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satellite73

find the first 4 terms \[a_1=\frac{3}{2}; a_{n+1}=\frac{n^2+1}{n(a_n)}\]

  • one year ago
  • one year ago

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  1. satellite73
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    i got my answer but apparently i was wrong this from @lopez_hatesmath

    • one year ago
  2. satellite73
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    maybe some fresh eyes would help

    • one year ago
  3. satellite73
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    nvm sorry to bother you

    • one year ago
  4. lopez_hatesmath
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    :(

    • one year ago
  5. satellite73
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    i got it

    • one year ago
  6. lopez_hatesmath
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    swagg

    • one year ago
  7. satellite73
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    it was this \[a_1=\frac{3}{2}; a_{n+1}=\frac{n^2+1}{n}\times a_n\]

    • one year ago
  8. satellite73
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    that is, the \(a_n\) was in the NUMERATOR

    • one year ago
  9. satellite73
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    so now it is not so bad replace \(n=1\) on the right hand side to get \(a_2\)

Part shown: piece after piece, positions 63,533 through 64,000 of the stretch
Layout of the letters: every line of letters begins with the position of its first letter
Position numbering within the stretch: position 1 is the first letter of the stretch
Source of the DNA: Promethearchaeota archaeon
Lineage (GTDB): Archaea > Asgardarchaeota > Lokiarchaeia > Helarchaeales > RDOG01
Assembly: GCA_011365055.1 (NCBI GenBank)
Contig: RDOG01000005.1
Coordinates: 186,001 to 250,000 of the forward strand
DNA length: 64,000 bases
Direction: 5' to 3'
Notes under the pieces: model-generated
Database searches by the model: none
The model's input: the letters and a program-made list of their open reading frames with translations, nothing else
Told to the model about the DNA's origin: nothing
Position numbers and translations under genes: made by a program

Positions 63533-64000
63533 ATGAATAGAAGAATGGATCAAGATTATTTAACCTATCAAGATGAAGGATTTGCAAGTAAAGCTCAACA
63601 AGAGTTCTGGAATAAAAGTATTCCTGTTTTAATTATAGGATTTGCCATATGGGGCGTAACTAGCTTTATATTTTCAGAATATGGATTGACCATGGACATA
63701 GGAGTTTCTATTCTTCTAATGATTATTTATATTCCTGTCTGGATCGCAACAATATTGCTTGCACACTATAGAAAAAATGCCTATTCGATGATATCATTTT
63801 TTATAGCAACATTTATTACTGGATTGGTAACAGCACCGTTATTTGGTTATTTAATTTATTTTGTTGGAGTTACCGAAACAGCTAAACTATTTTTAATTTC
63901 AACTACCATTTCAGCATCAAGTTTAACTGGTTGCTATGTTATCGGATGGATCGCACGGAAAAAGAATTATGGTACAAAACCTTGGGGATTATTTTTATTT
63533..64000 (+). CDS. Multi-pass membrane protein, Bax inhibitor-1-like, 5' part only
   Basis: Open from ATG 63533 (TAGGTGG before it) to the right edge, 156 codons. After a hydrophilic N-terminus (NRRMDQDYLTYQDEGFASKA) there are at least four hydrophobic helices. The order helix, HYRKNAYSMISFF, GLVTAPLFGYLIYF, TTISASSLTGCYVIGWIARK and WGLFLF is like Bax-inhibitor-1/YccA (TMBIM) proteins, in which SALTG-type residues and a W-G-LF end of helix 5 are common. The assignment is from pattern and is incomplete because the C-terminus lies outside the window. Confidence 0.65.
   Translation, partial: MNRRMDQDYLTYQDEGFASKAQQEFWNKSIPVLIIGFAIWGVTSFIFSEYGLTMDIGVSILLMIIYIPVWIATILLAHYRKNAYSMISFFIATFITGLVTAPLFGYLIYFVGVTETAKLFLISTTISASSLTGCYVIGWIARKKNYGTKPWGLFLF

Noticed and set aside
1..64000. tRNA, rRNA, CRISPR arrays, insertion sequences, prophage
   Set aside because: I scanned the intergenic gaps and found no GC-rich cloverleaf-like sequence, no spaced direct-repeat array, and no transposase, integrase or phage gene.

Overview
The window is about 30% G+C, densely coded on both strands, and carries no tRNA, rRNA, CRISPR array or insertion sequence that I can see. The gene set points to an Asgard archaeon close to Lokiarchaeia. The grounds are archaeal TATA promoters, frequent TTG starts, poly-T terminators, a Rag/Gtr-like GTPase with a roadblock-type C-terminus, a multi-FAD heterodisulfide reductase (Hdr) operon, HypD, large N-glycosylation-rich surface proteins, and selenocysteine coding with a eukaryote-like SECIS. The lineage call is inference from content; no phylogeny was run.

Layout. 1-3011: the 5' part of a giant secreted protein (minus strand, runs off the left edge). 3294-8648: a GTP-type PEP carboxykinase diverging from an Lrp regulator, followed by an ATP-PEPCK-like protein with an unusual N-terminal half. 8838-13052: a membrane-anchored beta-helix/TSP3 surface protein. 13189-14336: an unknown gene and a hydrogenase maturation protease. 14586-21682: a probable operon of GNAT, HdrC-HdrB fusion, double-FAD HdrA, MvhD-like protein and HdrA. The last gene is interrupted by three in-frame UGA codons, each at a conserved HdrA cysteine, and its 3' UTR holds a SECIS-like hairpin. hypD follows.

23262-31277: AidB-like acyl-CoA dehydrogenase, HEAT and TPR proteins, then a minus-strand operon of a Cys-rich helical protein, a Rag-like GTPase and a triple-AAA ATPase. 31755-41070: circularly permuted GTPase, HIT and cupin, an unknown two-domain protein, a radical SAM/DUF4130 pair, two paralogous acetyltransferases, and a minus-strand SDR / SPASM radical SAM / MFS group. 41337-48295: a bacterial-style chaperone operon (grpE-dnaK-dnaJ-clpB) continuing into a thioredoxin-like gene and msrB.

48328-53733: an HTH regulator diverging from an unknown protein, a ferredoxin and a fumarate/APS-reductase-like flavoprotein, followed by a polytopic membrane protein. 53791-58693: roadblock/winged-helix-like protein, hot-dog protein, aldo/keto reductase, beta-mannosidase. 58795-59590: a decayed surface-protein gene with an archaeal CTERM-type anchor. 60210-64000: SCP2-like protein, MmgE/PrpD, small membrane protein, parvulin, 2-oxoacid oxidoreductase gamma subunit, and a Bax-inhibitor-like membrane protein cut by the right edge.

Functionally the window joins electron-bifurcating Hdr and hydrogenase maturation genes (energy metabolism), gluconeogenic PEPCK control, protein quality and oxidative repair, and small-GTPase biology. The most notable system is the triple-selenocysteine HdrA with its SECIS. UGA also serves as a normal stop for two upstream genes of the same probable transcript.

• one year ago
  10. satellite73
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    you get \[a_2=\frac{1^2+1}{1}\times \frac{3}{2}\] \[a_2=2\times\frac{3}{2}\] \[a_2=3\]

    • one year ago
  11. satellite73
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    now replace \(n\) by 2 on the right hand side to get \[a_3=\frac{2^2+1}{2}\times 3\] \[a_3=\frac{5}{2}\times 3\] \[a_3=\frac{15}{2}\]

    • one year ago
  12. satellite73
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    how are we doing so far?

    • one year ago
  13. lopez_hatesmath
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    good :)

    • one year ago
  14. satellite73
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    one more? \[a_4=\frac{3^2+1}{3}\times \frac{15}{2}\] \[a_4=\frac{10}{3}\times \frac{15}{2}\] \[a_4=25\]

    • one year ago
  15. lopez_hatesmath
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    okayy i got it!

    • one year ago
  16. satellite73
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    not so bad that is the idea, i thought the term was in the denominator which is why i was screwing it up

    • one year ago
  17. lopez_hatesmath
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    gotcha thanks for the help man.

    • one year ago
  18. satellite73
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    yw good luck with the next one, but it works the same so you should be good to go

    • one year ago
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